Engagement and Outreach


Engagement and Heritage Outreach Working Group will address several of the key objectives of the Archaeology 2030 Strategy under Aim 4: Engaging and Enriching People’s LivesCommunicating the benefits of archaeology to as many people as possible 

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Key Areas:

There is a need to actively seek out ways to enable the wider public to know about, see or participate in archaeology. The working group will strive to: 

  • Raise awareness of the value of heritage archives  
  • Champion the potential for research and publication from existing archives and records, 
  • Initiate community engagement projects that explore and enhance the value of heritage archives  
  • Develop a more proactive approach to explaining how heritage contributes to our economy, our community identity, our sense of place, our tourism, health and well-being 
  • Create opportunities to engage with archaeology in the commercial sector/ through development-led projects 
  • Ensure that the Research Framework approach is publicly accessible and understood, particularly for non-archaeologists 
  • Develop projects to harness the potential for archaeology to contribute to education, community and tourism/ rural development. 

Strategic Objectives

Value; Collaborative Opportunities; Accessibility

Participants and Collaboration

Engagement with regulatory bodies and the commercial archaeological sector will be important when discussing the public benefit in commercial development, for instance, while strong links to the emerging Research Framework will ensure that outputs are accessible and that projects can be developed to feed into emerging research questions. 

A family visiting Dunluce Castle, Co. Antrim.

A family visiting Dunluce Castle, Co. Antrim.

Key People

Working Group Chair: Dr Colm Donnelly & Prof Eileen Murphy

Dr Colm Donnelly is the Co-Director of the Centre for Community Archaeology at Queen’s University Belfast. A historical archaeologist and an experienced field archaeologist, his research interests are Medieval and 17th century buildings, Medieval Gaelic Ireland, children’s burial grounds, the Irish diaspora in 19th century Massachusetts, and community archaeology. He teaches Archaeological Excavation (ARP1014) and Historic Ireland (ARP2045). Colm sits on the Project Board as the co-chair for the Engagement and Outreach Working Group.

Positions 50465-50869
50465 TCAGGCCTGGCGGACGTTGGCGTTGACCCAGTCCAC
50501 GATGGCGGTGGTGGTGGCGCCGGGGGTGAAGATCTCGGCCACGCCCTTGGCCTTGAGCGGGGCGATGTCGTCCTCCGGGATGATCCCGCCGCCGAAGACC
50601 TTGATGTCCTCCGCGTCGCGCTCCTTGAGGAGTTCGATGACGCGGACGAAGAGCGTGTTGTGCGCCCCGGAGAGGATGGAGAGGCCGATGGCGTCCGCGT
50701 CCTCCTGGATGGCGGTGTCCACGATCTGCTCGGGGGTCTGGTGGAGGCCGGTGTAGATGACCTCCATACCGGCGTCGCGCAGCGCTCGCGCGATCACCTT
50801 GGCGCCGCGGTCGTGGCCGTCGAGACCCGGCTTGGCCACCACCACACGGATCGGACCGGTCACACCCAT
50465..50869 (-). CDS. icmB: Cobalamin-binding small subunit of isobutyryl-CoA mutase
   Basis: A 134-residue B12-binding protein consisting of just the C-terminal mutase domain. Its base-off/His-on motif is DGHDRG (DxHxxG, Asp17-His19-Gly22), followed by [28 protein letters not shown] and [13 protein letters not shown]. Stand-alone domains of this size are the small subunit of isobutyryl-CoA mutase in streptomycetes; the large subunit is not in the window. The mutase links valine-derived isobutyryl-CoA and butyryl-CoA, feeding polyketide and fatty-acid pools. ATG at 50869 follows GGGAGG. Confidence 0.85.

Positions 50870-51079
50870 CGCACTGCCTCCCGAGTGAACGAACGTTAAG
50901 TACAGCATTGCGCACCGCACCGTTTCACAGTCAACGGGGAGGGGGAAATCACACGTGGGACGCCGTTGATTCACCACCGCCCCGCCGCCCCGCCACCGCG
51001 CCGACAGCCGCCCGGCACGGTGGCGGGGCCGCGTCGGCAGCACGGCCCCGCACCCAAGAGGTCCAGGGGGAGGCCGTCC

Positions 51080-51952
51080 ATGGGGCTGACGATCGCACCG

Eileen Murphy is Professor of Archaeology in the School of Natural and Built Environment, Queen’s University Belfast. She is Co-Director of the Centre for Community Archaeology at Queen’s and has been a leader of the Belfast Branch of the Young Archaeologists’ Club at Queen’s since its foundation in 2006. Her research focuses on human skeletal populations from prehistoric Russia and all periods in Ireland. She is particularly interested in the use of approaches from bioarchaeology and funerary archaeology to help further understanding of the lives and experiences of people in the past. She has published widely and recent books include The Life and Times of Takabuti in Ancient Egypt: Investigating the Belfast Mummy (co-editor with Rosalie David, 2021) and The Forgotten Cemetery: Excavations at Ranelagh, Co. Roscommon (with Shane Delaney, 2022). Eileen sits on the Project Board as the co-chair for the Engagement and Outreach Working Group

Draft Working Group Action Plan

View Document

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